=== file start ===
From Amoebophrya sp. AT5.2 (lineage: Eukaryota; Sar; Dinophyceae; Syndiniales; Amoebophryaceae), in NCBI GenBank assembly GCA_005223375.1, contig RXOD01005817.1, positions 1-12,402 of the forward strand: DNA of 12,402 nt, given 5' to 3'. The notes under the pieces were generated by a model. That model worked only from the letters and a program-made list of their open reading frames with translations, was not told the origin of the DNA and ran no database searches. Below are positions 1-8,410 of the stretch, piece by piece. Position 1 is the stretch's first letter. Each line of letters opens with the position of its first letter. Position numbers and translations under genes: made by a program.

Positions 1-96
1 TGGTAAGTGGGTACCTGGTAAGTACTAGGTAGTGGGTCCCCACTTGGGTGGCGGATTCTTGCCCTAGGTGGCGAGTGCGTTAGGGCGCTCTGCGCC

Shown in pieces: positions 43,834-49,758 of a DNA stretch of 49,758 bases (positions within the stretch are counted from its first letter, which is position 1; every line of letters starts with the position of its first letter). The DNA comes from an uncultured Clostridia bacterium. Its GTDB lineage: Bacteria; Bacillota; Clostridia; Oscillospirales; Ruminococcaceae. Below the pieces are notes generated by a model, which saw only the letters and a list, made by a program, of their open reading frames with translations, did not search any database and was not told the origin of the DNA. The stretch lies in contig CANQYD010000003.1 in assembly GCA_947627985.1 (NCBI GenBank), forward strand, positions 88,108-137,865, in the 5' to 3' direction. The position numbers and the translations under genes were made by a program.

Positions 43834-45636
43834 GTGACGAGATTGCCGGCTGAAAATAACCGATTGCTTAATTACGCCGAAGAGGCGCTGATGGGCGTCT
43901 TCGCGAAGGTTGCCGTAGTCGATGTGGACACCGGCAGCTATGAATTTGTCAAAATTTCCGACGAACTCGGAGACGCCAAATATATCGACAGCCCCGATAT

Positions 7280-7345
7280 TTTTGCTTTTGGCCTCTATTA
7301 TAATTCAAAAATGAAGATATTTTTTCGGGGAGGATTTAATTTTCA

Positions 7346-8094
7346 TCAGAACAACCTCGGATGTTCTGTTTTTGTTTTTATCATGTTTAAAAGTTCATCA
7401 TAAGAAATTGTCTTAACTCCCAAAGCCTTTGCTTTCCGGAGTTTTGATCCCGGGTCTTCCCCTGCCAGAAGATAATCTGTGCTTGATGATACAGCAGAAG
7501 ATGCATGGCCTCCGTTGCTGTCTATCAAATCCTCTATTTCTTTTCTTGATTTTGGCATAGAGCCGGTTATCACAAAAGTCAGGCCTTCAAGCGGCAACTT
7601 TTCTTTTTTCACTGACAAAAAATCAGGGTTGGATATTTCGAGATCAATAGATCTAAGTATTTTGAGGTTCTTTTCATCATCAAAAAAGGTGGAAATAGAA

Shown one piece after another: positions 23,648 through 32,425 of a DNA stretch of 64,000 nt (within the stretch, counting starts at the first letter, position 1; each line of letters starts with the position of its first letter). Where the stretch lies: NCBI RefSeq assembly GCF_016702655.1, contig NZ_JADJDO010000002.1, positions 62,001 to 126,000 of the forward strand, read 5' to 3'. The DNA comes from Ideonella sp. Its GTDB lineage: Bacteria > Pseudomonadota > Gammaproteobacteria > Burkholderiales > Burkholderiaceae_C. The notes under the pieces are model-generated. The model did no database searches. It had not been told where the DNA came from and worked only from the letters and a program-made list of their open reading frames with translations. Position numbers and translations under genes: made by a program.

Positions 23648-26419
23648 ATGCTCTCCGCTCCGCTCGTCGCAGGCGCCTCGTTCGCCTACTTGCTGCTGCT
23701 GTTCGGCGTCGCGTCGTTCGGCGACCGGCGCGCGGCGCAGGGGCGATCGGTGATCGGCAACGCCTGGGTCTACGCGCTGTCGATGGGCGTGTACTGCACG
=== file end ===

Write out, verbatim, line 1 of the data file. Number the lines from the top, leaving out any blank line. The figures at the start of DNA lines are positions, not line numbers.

From Amoebophrya sp. AT5.2 (lineage: Eukaryota; Sar; Dinophyceae; Syndiniales; Amoebophryaceae), in NCBI GenBank assembly GCA_005223375.1, contig RXOD01005817.1, positions 1-12,402 of the forward strand: DNA of 12,402 nt, given 5' to 3'. The notes under the pieces were generated by a model. That model worked only from the letters and a program-made list of their open reading frames with translations, was not told the origin of the DNA and ran no database searches. Below are positions 1-8,410 of the stretch, piece by piece. Position 1 is the stretch's first letter. Each line of letters opens with the position of its first letter. Position numbers and translations under genes: made by a program.